Exploring the feasibility of a switch from natural gas to hydrogen
Stakeholders are increasingly viewing the development of hydrogen technology – together with operations such as carbon capture storage (CCS) – as a potential pathway towards a more sustainable and carbon neutral economy. On a variety of fronts the Netherlands is initiating and leading efforts to develop a more sustained policy environment to support hydrogen supply, demand, technology and infrastructure. A recent conversion of a natural gas pipeline for hydrogen transport demonstrates the opportunity to give the natural gas grid a second life with green molecules such as hydrogen. 

In the UK, DNV GL is a primary partner in the H21 project to investigate the safety and viability of hydrogen transportation in gas distribution networks. Tests are proving the safety case for such a switch from natural gas to hydrogen and the project has found that converting existing gas networks to hydrogen is technically and economically feasible. Much of the safety testing of pipelines, homes and appliances takes place at DNV GL’s Spadeadam facility.

DNV GL analysis predicts a 100,000-fold rise in demand for hydrogen for energy by 2050. Australia, Canada, the Netherlands, the UK and the US are most likely to adopt hydrogen at significant scale for heating residential and commercial spaces. This is because natural gas currently provides a high proportion of the energy for heating in these countries, and their existing gas infrastructure can be adapted to hydrogen distribution and storage.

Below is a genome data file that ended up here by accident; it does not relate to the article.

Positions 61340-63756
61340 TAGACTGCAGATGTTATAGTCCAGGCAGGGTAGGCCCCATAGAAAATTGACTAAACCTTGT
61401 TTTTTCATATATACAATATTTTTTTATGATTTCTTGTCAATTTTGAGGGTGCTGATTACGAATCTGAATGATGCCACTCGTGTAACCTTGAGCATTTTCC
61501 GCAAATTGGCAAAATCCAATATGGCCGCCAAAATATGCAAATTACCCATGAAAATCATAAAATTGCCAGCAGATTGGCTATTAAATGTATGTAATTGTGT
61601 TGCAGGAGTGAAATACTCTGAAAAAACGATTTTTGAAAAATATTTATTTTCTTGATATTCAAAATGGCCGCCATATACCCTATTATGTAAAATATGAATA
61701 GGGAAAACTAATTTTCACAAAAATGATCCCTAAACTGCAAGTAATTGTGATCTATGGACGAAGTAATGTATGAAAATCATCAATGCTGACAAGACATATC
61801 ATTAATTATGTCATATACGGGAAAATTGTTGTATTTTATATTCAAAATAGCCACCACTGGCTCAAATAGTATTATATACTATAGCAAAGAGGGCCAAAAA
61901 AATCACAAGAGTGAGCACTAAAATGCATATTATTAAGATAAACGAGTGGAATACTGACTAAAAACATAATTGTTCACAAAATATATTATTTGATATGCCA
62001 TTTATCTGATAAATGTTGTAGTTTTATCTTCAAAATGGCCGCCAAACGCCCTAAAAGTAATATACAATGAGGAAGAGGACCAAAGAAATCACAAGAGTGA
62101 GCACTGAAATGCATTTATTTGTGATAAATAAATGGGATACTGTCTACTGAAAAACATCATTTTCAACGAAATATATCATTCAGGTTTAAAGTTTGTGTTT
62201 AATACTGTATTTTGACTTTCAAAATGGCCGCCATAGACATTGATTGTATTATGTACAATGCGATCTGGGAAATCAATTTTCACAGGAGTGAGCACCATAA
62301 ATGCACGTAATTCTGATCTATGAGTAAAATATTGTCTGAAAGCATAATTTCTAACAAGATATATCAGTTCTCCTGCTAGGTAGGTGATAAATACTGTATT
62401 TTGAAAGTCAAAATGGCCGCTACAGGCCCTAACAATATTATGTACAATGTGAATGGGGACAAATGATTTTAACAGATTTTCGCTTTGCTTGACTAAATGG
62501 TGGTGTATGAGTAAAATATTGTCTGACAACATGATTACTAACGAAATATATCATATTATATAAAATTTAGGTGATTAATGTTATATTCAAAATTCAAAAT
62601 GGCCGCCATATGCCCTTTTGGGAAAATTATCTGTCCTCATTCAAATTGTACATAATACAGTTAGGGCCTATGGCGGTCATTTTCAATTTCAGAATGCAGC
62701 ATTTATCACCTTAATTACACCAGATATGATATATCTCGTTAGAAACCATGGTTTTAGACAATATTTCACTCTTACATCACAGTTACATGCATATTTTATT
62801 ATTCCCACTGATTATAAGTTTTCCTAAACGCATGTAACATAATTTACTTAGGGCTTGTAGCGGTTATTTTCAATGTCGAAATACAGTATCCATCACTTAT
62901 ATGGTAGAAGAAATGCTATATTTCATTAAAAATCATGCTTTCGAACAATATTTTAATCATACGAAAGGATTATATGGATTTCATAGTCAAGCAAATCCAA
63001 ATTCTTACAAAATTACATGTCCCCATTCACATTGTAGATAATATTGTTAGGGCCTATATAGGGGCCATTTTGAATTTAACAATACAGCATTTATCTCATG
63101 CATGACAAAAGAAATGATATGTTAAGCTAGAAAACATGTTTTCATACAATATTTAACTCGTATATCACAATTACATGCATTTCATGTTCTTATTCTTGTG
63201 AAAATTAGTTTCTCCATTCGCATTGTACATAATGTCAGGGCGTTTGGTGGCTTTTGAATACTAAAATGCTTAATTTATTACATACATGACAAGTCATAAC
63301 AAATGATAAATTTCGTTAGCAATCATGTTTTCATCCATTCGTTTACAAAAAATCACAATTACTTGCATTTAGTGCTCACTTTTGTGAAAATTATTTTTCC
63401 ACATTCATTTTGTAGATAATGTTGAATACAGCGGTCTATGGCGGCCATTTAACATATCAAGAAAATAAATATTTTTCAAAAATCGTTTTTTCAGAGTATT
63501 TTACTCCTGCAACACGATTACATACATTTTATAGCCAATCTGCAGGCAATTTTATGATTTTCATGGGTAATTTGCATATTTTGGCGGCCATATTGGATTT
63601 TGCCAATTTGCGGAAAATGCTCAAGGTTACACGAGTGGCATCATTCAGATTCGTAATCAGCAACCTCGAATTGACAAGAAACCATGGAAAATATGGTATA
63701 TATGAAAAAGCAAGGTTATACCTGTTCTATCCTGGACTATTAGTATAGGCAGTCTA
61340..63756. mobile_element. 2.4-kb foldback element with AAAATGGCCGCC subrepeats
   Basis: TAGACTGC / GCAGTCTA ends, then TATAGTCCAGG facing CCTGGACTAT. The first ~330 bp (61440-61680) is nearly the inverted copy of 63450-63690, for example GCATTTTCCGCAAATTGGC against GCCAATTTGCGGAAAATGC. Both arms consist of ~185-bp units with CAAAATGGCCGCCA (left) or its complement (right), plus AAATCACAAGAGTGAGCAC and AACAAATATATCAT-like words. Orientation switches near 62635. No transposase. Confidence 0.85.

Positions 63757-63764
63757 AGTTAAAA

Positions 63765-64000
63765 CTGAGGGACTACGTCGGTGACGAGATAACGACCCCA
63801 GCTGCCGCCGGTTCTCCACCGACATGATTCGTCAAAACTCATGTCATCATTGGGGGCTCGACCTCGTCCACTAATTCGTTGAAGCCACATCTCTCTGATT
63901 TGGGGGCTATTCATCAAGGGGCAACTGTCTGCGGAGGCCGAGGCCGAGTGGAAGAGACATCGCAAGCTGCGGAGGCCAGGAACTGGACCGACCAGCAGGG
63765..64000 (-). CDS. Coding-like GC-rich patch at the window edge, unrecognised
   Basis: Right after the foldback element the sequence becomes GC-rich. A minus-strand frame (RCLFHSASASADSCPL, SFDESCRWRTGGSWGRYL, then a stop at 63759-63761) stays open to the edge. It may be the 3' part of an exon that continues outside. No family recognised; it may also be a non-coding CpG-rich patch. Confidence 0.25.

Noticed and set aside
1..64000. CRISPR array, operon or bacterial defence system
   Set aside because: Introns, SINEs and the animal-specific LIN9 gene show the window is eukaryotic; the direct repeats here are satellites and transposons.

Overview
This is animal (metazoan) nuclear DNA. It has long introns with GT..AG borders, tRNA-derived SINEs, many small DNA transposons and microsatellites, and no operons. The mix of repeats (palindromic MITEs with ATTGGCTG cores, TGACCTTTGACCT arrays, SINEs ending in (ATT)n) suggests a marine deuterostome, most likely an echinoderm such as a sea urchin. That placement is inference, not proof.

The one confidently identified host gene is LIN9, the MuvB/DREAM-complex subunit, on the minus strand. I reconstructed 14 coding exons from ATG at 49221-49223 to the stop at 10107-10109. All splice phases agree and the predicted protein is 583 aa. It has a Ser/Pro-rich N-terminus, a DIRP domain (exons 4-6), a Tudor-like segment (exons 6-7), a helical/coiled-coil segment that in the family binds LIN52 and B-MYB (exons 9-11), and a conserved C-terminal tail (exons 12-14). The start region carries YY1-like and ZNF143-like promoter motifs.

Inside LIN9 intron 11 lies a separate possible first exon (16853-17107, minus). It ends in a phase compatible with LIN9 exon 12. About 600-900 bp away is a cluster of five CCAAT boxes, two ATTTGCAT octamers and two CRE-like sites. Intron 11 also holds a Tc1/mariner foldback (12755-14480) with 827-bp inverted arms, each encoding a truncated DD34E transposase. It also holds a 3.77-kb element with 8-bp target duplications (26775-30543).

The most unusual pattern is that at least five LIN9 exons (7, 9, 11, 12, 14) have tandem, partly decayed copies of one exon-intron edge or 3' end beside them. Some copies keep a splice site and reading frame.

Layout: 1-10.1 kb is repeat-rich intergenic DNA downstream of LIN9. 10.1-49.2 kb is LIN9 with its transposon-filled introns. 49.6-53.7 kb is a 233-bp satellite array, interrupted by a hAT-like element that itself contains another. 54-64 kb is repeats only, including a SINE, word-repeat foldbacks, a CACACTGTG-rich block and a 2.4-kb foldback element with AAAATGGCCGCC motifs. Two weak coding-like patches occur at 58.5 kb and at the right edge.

CCS operations in these countries further support the use of hydrogen. CCS is the only available technology to deeply decarbonize hydrocarbon use, but it will not be employed at scale until the 2040s unless governments develop and enact more definitive policies on its use, according to DNV GL’s 2019 Energy Transition Outlook. Large-scale uptake of carbon capture and storage technology would unlock significant opportunities for hydrocarbon and renewable energy technologies to work together to decarbonize the energy mix, including through the production of hydrogen as a decarbonized energy carrier, with it emitting zero carbon at the point of use.

DNG GL’s global Industry Outlook survey for 2019 found that oil and gas professionals in the Netherlands are most enthusiastic about investing in hydrogen.

“The public debate on the energy transition in the Netherlands is frequently focussed on reducing natural gas demand through ‘electrification’. However, increasing a sustainable hydrogen supply is simultaneously warranted, as various industrial processes need molecules, not electrons,” comments Albert van den Noort, Senior Consultant, Flow & Fuel Advisory, DNV GL – Oil & Gas.

Today’s commercial readiness for hydrogen production is a potential barrier to widespread adoption of hydrogen as an energy carrier. CCS and hydrogen value chains are still very much in need of investment and innovation to scale, as exemplified by the H-vision initiative in the Netherlands, which aims to explore the large-scale production and application of blue hydrogen in the Rotterdam industrial area. Increases in hydrogen production, for all uses, are positive signs toward this investment and scaling.